Rowling’s decision to introduce the thestrals near the beginning of book five, instead of at the end of book four, reveals her thought process as both reader and writer. Because Rowling writes the idea of a story for herself, first, rather than with a target audience in mind, how she thinks as a reader during the course of her writing greatly influences the choices she makes as a writer:
At the end of Goblet of Fire, we sent Harry home more depressed than he had ever been leaving Hogwarts. Now I knew that the thestrals were coming and I can prove that because they are in the book that I produced for Comic Relief, Fantastic Beasts and Where to Find Them. These unlucky black winged horses. However, if Harry had seen them then, and we hadn't explained them then, I thought that would be rather a cheat on the reader in that Harry suddenly sees these monsters but we don't go anywhere with them. So to explain to myself, I said, you had to have seen the death and allowed it to sink in a little bit, before, slowly, these creatures became solid in front of you. So that's how I am going to sneak past that one.[15]
Her compelling cast of characters came to life in her imagination because she never faltered in her belief that Harry Potter was the story she was meant to write.
It took me five years to work out this very long plot. On that train, I came up with lots of the characters you meet at the school. Loads and loads of detail, but not really the narrative. It’s as though, subconsciously, for years, I had been preparing for writing Harry Potter.[16]
During those five years this mass of material was generated, some of which will never find its way into the books, will never need to be in the books. It's just stuff I need to know, for my own pleasure—partly for my own pleasure and partly because I like reading a book where I have a sense that the author knows everything. They might not be telling me everything but you have that confidence that the author really knows everything.[17]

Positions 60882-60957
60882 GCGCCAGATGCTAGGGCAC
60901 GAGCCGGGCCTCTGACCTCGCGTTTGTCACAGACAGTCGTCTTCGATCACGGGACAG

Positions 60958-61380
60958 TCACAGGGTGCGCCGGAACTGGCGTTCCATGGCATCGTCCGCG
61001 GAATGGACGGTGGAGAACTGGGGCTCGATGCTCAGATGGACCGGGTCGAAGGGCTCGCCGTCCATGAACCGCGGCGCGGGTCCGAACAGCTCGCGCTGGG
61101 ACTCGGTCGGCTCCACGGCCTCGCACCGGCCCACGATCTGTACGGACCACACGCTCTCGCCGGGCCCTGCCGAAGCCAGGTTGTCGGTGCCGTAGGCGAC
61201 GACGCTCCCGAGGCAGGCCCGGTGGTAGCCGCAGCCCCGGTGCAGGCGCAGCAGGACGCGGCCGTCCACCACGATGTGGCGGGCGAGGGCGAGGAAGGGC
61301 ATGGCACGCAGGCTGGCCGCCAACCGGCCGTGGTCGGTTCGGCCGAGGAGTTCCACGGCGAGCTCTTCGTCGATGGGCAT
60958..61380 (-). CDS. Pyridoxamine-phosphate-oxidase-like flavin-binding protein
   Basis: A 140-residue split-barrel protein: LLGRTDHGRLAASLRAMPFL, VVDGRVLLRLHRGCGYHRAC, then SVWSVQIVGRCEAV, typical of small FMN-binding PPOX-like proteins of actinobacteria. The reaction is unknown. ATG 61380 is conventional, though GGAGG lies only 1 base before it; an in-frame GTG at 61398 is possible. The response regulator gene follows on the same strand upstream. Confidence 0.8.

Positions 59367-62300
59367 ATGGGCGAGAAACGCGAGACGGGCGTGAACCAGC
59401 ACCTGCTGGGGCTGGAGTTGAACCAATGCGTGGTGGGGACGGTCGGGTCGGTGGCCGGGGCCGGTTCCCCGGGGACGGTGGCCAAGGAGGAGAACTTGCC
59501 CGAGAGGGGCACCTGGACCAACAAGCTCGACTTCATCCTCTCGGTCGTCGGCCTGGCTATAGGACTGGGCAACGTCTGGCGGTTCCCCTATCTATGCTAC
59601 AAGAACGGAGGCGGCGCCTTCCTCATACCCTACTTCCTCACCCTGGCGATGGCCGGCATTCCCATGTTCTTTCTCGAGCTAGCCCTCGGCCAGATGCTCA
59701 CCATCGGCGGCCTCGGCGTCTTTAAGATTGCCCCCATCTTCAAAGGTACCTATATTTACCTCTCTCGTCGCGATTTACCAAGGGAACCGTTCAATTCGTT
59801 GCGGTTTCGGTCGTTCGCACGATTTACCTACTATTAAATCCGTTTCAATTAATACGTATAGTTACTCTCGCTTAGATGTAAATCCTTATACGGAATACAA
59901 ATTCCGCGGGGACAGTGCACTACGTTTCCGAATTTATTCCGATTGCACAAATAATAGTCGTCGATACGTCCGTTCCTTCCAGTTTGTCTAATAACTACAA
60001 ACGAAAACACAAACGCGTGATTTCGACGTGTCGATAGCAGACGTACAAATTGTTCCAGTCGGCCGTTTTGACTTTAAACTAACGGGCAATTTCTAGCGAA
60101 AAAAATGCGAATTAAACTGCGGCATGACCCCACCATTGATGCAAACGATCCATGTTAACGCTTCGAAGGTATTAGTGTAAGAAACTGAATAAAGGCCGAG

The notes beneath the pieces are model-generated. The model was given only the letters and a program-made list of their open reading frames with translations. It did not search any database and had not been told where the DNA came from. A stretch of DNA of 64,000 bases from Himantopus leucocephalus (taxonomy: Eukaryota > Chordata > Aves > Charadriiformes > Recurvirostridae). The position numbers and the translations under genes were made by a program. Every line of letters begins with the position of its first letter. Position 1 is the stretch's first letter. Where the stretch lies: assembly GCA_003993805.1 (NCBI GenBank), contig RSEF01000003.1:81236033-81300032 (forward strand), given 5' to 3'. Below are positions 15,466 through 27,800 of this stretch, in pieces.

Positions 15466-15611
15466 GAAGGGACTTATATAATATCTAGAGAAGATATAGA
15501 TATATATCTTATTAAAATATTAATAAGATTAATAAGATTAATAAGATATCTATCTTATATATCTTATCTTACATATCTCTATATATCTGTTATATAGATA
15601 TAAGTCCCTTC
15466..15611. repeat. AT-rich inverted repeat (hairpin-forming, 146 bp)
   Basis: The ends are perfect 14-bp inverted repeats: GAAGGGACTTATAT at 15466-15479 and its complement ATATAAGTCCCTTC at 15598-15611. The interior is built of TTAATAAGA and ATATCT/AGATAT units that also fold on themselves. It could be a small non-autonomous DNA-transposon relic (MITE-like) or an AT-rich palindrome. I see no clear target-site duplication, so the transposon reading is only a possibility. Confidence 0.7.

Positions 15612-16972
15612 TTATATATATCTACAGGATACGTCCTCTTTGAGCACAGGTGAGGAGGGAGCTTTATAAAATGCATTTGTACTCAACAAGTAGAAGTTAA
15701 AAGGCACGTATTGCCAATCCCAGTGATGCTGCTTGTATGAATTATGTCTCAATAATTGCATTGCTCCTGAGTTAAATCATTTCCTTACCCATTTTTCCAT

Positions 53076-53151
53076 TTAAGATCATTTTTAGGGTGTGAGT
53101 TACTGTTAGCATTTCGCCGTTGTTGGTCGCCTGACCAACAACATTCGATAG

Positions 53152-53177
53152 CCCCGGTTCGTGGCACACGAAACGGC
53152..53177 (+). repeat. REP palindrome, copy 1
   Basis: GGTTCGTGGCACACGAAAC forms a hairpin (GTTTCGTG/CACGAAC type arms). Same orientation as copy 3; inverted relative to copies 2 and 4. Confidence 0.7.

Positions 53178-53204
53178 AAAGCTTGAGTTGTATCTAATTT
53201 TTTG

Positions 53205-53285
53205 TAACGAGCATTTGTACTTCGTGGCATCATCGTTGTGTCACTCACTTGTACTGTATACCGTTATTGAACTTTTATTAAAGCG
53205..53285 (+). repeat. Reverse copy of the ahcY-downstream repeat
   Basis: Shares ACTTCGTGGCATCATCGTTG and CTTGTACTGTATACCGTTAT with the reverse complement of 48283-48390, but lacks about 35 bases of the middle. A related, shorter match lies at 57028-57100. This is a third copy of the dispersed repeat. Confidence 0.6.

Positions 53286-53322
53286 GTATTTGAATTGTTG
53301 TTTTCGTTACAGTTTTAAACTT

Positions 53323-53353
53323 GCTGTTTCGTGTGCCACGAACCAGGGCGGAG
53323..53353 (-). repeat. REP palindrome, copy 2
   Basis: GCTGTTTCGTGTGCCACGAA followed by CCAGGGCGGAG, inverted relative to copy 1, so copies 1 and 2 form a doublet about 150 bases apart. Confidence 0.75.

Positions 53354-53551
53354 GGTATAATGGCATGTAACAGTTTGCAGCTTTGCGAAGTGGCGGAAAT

At first glance it appears that there isn't much interpretative thought appended to the quotes I selected. I deliberately structured the post to comprise mainly of Rowling's words, not my interpretation of them, because I learned so much about my process as a writer, simply by reading what Rowling had to say about hers.

-- Shelley Souza

(Read part 2 of Shelley's post here.)

(Check Out JK Rowling's Newest Release -- Harry Potter and the Cursed Child here!) 


Susan here -- I can't thank Shelley enough for wading through all these interviews and organizing a wonderful peek into Jo's writing process.  Please be sure to join us Thursday for the second half of Shelley's post.  And in the meanwhile, you can get to know Shelley better through her Tumblr blog!

Shelley Souza received a Master of Fine Arts in directing from U.C. Irvine and spent over two decades developing and staging new plays by established and emerging playwrights. She has authored hundreds of articles on new technology (which she loves) and ghostwritten four books of non-fiction for clients of an independent publisher. She is a member of the Authors Guild and SCBWI.